The Clinton River comprises three main tributaries (Main Stream, Middle Branch and North Branch) that originate respectively in Macomb, Lapeer and Oakland counties before joining just west of Mt. Clemens to flow about five miles before ending at Lake St. Clair. Upper stretches of the Main Stream and North Branch offer good fishing for rock bass, smallmouth bass, northern pike and walleye. The Yates Dam area at Dequindre Road, between Rochester and Utica, is a good spot for steelhead. There is much public land in this stretch, which is also popular with canoeing fishermen. The Paint Creek tributary between Lake Orion and Rochester is the best trout stream in Southeast Michigan, thanks to work by Trout Unlimited and state releases of hatchery-reared brown trout.
The River Raisin rises from a network of lakes in Lenawee County. Upstream from Tecumseh, the North Branch yields smallmouths, northern pike and panfish to wading anglers and those with canoes. The South Branch, which flows through Adrian before collecting the North Branch, and the middle section between Tecumseh and Dundee, provides some decent fishing. In particular, though, the lower river, from Dundee to Monroe (where it enters Lake Erie) supports a fine smallmouth fishery and also offers walleye.
A lunker in every lake
Although many of the area lakes are either small and/or privately owned, opportunities abound on larger lakes with public access for yellow perch, bluegill, pumpkinseed sunfish, black crappie, northern pike, largemouth and smallmouth bass and — in some cases — channel catfish, walleye and even trout. Many yield fish large enough to qualify for the state Department of Natural Resources Master Angler Award Program.
The Best Fishing Spots
Chemung Lake (310 acres): Bluegill, largemouth and crappie. Access on the east end off Hughes Road.
Bishop Lake (119 acres): Pike, sunfish, bluegill and largemouth. Access off Rolison Road at the south end of the lake’s east basin.
Stoney Creek Lake (489 acres): Walleye, crappie, catfish, largemouth, pike and bluegill. Access within the Huron-Clinton Metropark on the southeast side.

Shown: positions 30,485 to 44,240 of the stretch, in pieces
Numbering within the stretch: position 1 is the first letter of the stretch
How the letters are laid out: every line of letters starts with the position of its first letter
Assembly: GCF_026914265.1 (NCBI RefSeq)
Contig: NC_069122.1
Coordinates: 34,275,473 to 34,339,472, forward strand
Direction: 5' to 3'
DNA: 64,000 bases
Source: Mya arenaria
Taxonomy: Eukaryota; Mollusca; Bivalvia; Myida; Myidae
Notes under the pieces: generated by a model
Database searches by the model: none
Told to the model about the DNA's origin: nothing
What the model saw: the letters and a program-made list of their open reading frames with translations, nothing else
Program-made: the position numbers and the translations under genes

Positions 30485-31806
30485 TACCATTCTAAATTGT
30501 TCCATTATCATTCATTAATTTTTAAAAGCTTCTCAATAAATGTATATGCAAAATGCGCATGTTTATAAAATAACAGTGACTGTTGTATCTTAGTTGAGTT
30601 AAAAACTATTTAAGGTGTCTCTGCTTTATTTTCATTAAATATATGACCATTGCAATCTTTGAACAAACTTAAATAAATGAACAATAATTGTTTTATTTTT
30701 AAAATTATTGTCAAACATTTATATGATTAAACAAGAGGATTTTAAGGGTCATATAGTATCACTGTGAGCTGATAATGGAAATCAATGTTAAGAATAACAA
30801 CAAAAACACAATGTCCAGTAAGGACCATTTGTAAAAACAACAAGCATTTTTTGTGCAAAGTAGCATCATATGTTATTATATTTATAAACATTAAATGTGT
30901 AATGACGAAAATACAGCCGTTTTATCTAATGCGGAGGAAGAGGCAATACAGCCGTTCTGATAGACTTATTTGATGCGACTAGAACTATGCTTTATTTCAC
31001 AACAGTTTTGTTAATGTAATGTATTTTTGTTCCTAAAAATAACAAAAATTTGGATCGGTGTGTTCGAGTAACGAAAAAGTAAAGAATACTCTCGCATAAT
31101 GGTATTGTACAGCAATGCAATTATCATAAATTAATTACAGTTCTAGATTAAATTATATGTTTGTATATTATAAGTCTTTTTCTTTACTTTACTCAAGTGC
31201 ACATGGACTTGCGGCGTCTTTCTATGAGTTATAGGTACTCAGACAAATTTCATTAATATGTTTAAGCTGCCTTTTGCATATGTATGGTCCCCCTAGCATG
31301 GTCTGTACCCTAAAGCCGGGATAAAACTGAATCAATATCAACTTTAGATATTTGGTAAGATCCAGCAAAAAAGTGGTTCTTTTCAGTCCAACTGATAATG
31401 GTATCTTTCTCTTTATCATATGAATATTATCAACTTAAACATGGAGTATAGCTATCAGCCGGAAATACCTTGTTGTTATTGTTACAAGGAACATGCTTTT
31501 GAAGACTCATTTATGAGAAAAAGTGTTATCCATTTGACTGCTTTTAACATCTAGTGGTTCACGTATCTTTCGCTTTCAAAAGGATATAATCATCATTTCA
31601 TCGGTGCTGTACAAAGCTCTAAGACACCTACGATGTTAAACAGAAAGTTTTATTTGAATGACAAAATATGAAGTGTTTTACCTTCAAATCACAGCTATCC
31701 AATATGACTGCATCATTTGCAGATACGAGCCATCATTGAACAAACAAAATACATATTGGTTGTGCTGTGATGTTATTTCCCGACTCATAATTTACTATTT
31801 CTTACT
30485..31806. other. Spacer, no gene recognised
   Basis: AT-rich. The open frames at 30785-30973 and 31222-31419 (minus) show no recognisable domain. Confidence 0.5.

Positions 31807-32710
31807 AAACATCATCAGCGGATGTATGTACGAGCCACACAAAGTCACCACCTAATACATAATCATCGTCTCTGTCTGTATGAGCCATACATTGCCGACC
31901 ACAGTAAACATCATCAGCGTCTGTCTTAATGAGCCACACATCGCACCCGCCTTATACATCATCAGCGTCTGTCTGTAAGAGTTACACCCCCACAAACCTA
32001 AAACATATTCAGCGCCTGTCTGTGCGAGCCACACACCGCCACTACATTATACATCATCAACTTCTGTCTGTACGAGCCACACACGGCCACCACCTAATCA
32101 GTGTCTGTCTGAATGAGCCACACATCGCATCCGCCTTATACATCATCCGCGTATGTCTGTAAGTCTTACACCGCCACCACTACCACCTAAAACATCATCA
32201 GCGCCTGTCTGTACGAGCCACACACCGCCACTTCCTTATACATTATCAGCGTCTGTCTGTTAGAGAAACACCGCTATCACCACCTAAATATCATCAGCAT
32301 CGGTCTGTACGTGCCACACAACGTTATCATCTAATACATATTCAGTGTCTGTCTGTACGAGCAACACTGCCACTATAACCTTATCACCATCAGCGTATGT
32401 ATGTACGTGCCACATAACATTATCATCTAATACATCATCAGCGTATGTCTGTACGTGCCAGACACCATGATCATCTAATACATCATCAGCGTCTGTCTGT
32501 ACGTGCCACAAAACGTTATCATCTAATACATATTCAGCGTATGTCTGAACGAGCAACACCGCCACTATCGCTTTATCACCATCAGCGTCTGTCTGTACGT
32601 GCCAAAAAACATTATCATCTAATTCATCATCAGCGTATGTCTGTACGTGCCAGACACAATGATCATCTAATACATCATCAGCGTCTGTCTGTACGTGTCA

Cass Lake (1,280 acres): Largemouth, smallmouth, walleye, pike and bluegill. Public launch on the north side at Dodge No. 4 State Park.
Kent Lake (1,000 acres): Walleye, northern pike and largemouth bass. Access within Kensington Metropark. T-shaped piers on the west side are handicap-accessible, and boat rentals are available.
Oakland Lake (735 acres): Largemouth bass, bluegill, crappie and pike. Access on the southwest end off Sashabaw Road.
Lakeville Lake (460 acres): Largemouth, bluegill, crappie, perch and pike. Access on the southeast side off Lakeville Road.
Maceday Lake (419 acres): Rainbow trout, lake trout, pike, bluegill and largemouth. Access at the south end off Williams Lake Road.
Pontiac Lake (585 acres): Largemouth and channel catfish. A fishing pier with handicap access is available. Access on the southeast side north of M-59 and west of Williams Lake Road.
Union Lake (465 acres): Pike, bluegill, crappie and largemouth. Access on the northwest side off Union Lake Road.
White Lake (540 acres): Largemouth and bluegill. Access on the southwest side off Duck Lake Road.
Big Portage Lake (644 acres): Walleye, largemouth, smallmouth, bluegill and crappie. South-end access on the outflowing Huron River.
Ford Lake (975 acres): Bluegill, crappie, largemouth, catfish and walleye. Access on the south side off Huron River Drive.
Silver Lake (204 acres): Bluegill, largemouth, pike and sunfish. Access the fishing pier on the southeast side off Dexter Townhall Road.
Belleville Lake (1,270 acres): Crappie, largemouth, bluegill and walleye. Access on the south side off Huron River Drive.
Contacts and Information
Michigan Charter Boat Association
Michigan Department of Natural Resources/Environment
Lansing Fisheries Division:
Weekly Fishing Report:
Michigan Family Fish Consumption Guide
Lakeside Fishing Shop
St. Clair Shores
Jeff’s Bait & Tackle
A version of this article first appeared in X-OLOGY Magazine, published by RDE Enterprises.